Given that the flow of information has a crucial impact on the efficiency of the railway border crossing processes, electronic exchange of information among railways could enormously increase the efficiency at the railway border crossings. In this background this study details the existing electronic railway information systems for facilitation of international railway transport.
The main objective of the study is to enhance the understanding of the railway officials of the region on options for sharing electronic information for efficient international railway transport.
The chapter on existing electronic information systems explains various systems in use globally for international railway transport. The following chapter explains the challenges to seamless flow of information along the international railway corridors. Different legal regimes for international railway transport due to which the consignment note data gets disrupted is identified as the main challenge. Similarly, for information exchange between railways and customs due to different legal requirements of the customs authorities along the corridors the flow of information gets disrupted.
Based on the review of existing electronic railway information systems, the next chapter identifies the key message exchanges required for smooth international railway transport. These include messages related to (a) consignment note data; (b) train handover sheet or train information; (c) rolling stock movement. It also provides information on existing international standards on those message exchanges. It is apparent that the process of developing solutions for possible integration of different systems is on-going such as the CIM/SMGS initiative, integration of TAF system into COTIF legislation.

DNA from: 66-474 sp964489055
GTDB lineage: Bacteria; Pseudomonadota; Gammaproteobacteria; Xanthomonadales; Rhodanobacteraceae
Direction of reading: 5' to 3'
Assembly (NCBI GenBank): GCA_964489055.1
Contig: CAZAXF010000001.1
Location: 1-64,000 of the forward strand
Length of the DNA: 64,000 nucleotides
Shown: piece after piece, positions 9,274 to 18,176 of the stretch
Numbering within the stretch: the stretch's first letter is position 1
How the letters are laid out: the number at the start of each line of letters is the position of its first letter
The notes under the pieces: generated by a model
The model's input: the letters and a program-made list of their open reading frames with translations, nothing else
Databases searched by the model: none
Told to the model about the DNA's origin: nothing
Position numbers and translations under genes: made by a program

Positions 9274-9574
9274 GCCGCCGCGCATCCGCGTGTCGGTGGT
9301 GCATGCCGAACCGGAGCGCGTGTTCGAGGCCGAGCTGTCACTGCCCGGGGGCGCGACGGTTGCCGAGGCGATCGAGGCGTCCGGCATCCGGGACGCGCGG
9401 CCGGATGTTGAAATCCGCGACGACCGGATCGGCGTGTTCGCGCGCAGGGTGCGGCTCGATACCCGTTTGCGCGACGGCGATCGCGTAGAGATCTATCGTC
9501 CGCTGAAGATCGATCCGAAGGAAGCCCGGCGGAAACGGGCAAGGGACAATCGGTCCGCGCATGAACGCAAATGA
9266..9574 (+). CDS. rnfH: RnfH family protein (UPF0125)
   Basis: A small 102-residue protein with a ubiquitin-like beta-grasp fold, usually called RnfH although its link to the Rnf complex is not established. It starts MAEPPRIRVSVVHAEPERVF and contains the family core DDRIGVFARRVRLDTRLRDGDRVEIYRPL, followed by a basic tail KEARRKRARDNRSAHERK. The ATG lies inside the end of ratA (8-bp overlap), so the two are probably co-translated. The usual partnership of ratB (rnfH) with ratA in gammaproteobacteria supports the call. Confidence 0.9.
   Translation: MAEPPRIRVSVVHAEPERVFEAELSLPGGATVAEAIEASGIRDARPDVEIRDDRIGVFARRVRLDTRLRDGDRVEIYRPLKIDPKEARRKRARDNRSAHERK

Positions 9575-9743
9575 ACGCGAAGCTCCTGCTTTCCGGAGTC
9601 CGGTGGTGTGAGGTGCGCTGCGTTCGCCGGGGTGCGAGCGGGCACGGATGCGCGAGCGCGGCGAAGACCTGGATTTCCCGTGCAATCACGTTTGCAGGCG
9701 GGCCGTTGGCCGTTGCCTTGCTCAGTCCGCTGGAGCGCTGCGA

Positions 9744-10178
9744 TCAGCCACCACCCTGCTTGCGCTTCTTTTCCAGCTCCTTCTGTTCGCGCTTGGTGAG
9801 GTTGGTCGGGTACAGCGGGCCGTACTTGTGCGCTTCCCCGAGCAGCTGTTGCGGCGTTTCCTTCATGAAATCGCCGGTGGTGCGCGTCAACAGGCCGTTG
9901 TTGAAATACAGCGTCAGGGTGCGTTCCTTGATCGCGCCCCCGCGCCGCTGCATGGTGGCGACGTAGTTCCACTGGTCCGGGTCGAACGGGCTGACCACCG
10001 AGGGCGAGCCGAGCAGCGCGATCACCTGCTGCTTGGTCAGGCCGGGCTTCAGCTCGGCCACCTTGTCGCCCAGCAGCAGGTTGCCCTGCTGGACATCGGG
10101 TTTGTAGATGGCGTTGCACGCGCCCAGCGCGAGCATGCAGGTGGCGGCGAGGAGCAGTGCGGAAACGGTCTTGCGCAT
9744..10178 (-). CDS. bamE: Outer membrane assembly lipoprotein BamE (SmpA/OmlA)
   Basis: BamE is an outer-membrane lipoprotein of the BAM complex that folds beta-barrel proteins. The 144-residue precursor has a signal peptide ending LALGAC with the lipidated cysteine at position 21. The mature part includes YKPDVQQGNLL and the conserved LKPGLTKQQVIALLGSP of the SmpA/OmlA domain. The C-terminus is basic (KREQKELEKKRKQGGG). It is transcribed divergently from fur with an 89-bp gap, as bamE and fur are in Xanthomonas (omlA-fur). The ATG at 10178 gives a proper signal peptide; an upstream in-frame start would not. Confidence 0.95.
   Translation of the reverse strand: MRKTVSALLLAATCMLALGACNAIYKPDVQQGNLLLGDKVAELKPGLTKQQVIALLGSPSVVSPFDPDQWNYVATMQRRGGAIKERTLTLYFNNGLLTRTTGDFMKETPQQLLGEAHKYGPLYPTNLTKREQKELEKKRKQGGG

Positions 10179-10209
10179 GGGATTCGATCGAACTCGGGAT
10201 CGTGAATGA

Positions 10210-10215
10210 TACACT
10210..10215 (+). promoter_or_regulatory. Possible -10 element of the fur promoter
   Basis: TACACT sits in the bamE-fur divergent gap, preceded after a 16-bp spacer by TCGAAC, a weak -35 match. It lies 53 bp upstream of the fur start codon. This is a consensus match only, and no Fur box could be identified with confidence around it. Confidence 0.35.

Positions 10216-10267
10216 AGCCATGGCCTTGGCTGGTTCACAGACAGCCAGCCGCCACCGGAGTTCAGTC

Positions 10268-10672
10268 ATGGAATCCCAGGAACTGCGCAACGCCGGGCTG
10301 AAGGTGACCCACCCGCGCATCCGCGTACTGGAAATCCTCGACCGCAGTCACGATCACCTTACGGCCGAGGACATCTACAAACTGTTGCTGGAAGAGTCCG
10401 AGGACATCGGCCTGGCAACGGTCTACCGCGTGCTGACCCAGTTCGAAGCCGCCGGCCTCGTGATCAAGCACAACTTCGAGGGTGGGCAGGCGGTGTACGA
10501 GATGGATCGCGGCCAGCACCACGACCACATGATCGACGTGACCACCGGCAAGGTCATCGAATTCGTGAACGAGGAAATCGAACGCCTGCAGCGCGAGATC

It also observed that the integration of railway information exchange on the regional level is far more advanced comparing to the interregional one. The study identifies technically and legally mature systems of electronic data exchange, namely (i) TAF TSI in European Union and (ii) the system implemented in the 1520 mm railway network (including all the solutions developed by OSJD and CIS CRT).
Keeping in mind that the currently functioning electronic data exchange systems are based on intergovernmental agreements (EU legislation on TAF TSI, COTIF CIM, OSJD SMGS, decisions of the CIS CRT), one of the efficient ways for information exchange could be a intraregional intergovernmental arrangement on electronic data exchange (presumably, in the context of ESCAP) with the potential scope incorporating data exchange between railways, between railways and public authorities, and possibly the data exchange between different transport modes (multimodal dimension). Adoption of such intergovernmental decision would demonstrate the strong commitment of the parties and would provide an impetus for the future international cooperation on this subject.
The study emphasizes that the future activities on development of an electronic data exchange systems should involve tight cooperation between railways and customs authorities, as any diversity in implementation of various practical aspects of the system might lead to unwanted complexity.
For comments and suggestions: please contact Sandeep Raj Jain, Transport Division, at [email protected] or Tel: +66 2288 1426.